Lactose intolerance, can you tolerate cheese and yogurt?
People with lactose intolerance experience digestive problems when they eat milk, which can have a negative effect on quality of life. In fact, it is thought to affect around 75% of the world's population. The following article tells us how about lactose intolerance? Is cheese tolerable or not?
Lactose or milk sugar is a disaccharide composed of glucose and galactose. It is found only in the milk of mammals and is the main carbohydrate found in milk and other dairy products.
People who are lactose intolerant cannot fully digest the sugar (lactose) in milk. As a result, they experience gas and bloating after eating or drinking dairy products. This condition, also known as lactose malabsorption, is usually harmless, but its symptoms can be bothersome.
Too little enzyme made in the small intestine (lactase) often causes lactose intolerance. You can have low lactose and still be able to digest dairy products. But if your levels are too low, you will become lactose intolerant, leading to symptoms after you eat or drink milk.
Most people with lactose intolerance can manage the condition without having to give up all dairy foods.
2. What is lactose intolerance?
The term used to describe lactose intolerance is defined below:
Lactose is the main carbohydrate in dairy products and consists of a disaccharide consisting of glucose and galactose. Lactase is an enzyme located in the small intestine that hydrolyzes lactose into its components: glucose and galactose. Lactase deficiency or absence of lactase is a condition in which lactase activity is decreased in the small intestine. Lactose dyspepsia is caused by a deficiency or non-existence of lactase. Lactose cannot be completely hydrolyzed and absorbed into the circulatory system from the small intestine but enters the large intestine.
3. Causes of lactose intolerance
Lactose intolerance occurs when your small intestine does not produce enough enzyme (lactase) to digest milk sugar (lactose). Normally, lactase turns lactose into two simple sugars - glucose and galactose - that are absorbed into the bloodstream through the lining of the intestines.
If you have a lactase deficiency, the lactose in your food moves into the colon instead of being processed and absorbed. In the colon, bacteria normally interact with the undigested lactose sugar, causing the signs and symptoms of lactose intolerance.
There are three types of lactose intolerance. Different factors cause lactase deficiency in each type:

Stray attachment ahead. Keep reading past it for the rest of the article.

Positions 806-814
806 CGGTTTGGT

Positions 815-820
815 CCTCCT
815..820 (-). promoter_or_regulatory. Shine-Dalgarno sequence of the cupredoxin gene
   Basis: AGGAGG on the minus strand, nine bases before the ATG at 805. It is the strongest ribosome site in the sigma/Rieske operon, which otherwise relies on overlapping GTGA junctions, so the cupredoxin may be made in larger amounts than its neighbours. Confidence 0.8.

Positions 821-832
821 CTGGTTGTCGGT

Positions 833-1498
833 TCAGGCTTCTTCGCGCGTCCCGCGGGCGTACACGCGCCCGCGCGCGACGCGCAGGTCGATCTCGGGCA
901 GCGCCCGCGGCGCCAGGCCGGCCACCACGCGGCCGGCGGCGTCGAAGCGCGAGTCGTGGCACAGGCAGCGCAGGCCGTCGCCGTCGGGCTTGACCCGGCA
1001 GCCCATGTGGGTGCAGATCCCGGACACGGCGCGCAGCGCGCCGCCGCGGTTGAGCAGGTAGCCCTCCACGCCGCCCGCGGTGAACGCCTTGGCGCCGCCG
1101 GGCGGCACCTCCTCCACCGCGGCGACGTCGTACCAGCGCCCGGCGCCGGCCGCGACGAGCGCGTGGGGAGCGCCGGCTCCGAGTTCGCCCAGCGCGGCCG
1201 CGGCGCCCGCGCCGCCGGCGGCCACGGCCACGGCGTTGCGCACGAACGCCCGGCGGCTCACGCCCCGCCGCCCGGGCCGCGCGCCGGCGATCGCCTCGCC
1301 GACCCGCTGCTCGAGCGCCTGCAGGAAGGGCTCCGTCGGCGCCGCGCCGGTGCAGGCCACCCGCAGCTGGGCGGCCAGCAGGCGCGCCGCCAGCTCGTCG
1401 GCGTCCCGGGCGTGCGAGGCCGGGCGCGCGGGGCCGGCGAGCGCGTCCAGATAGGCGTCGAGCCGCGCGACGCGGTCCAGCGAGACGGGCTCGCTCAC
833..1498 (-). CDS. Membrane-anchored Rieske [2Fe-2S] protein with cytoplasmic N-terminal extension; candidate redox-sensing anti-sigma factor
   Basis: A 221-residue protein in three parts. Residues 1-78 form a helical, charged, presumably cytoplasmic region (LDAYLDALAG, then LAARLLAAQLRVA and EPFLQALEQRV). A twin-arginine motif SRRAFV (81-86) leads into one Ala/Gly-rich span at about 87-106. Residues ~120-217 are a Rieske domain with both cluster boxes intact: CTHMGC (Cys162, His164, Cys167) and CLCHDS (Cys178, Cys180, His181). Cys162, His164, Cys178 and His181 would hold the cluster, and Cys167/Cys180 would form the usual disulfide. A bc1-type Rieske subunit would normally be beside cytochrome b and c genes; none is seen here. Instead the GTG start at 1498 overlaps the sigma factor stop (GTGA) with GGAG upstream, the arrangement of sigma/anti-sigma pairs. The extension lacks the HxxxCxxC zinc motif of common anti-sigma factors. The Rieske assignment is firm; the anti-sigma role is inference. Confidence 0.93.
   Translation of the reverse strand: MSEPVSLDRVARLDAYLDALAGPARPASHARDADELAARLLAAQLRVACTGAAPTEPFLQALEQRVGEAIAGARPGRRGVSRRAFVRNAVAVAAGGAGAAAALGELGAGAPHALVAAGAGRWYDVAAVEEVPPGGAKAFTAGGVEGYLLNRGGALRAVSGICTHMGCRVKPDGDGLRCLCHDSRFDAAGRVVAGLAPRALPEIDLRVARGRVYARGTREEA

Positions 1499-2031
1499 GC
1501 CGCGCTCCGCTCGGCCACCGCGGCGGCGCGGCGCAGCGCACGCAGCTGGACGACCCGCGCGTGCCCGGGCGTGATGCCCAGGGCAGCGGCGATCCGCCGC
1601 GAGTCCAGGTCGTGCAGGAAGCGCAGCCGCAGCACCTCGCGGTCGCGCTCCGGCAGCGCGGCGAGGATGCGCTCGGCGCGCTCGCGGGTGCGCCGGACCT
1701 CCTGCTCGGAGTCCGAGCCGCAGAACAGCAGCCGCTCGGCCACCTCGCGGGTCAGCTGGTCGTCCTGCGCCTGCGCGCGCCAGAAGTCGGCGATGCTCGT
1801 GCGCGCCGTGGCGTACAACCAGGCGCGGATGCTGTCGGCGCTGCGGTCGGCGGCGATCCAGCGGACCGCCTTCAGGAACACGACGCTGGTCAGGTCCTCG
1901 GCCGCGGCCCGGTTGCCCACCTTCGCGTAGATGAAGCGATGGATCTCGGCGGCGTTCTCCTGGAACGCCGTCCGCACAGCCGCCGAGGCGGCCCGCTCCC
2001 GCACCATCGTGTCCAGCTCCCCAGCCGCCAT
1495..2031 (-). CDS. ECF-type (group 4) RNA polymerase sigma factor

3.1. Major lactose intolerance
When children replace milk with other foods, the amount of lactase they produce is often reduced, but is usually still high enough to digest the amount of milk in the typical adult diet. In people with primary lactose intolerance, lactase production declines sharply in adulthood, making dairy products difficult to digest.
3.2. Secondary lactose intolerance
Treating the underlying disorder can restore lactase levels and improve signs and symptoms, although it may take time.
3.3. Congenital or developmental lactose intolerance
4. Symptoms of lactose intolerance
Diarrhea Nausea and sometimes vomiting Stomach cramps Enlargement Gas in the abdomen Some people even feel the need to go to the bathroom, nausea, vomiting, abdominal pain lower and sometimes constipated.
Diarrhea occurs because lactose is not digested in the small intestine, causing it to move into your digestive tract.
Once it reaches the colon, lactose is fermented by bacteria in your intestines, forming short-chain fatty acids and gases. This causes bloating, gas, and pain.
The severity of symptoms can vary, depending on how much lactose you can tolerate and how much you have eaten
5. People who are lactose intolerant may be able to eat some milk
All dairy foods contain lactose, but this does not mean that they are completely off-limits for people with lactose intolerance.
Most babies who are lactose intolerant can tolerate small amounts of lactose. For example, some people can tolerate a small amount of milk in tea but cannot tolerate the amount you get from a bowl of cereal.
Some milks are also naturally low in lactose when eaten in their usual serving sizes. For example, butter contains only 0.1 grams of lactose per 20 grams.
Some cheeses also have less than 1 gram of lactose per serving. Interestingly, eating yogurt tends to cause fewer symptoms in people with lactose intolerance compared with other types of milk.
6. Treatment of lactose intolerance
6.1. Enzyme Supplement
However, the effectiveness of these products seems to vary from person to person. Lactase enzyme supplements can be very effective for some people.
6.2. Exposure to lactose
To date, studies on this are few and far between, but early studies have shown some positive results. In one small study, nine people with lactose intolerance tripled their lactase production 16 days after consuming lactose.
6.3. Take Probiotics and Prebiotics
Prebiotics are fibers that serve as food for these bacteria. They provide the beneficial bacteria you already have in your gut, so they thrive.
Some probiotics and prebiotics may be more effective than others for people with lactose intolerance.
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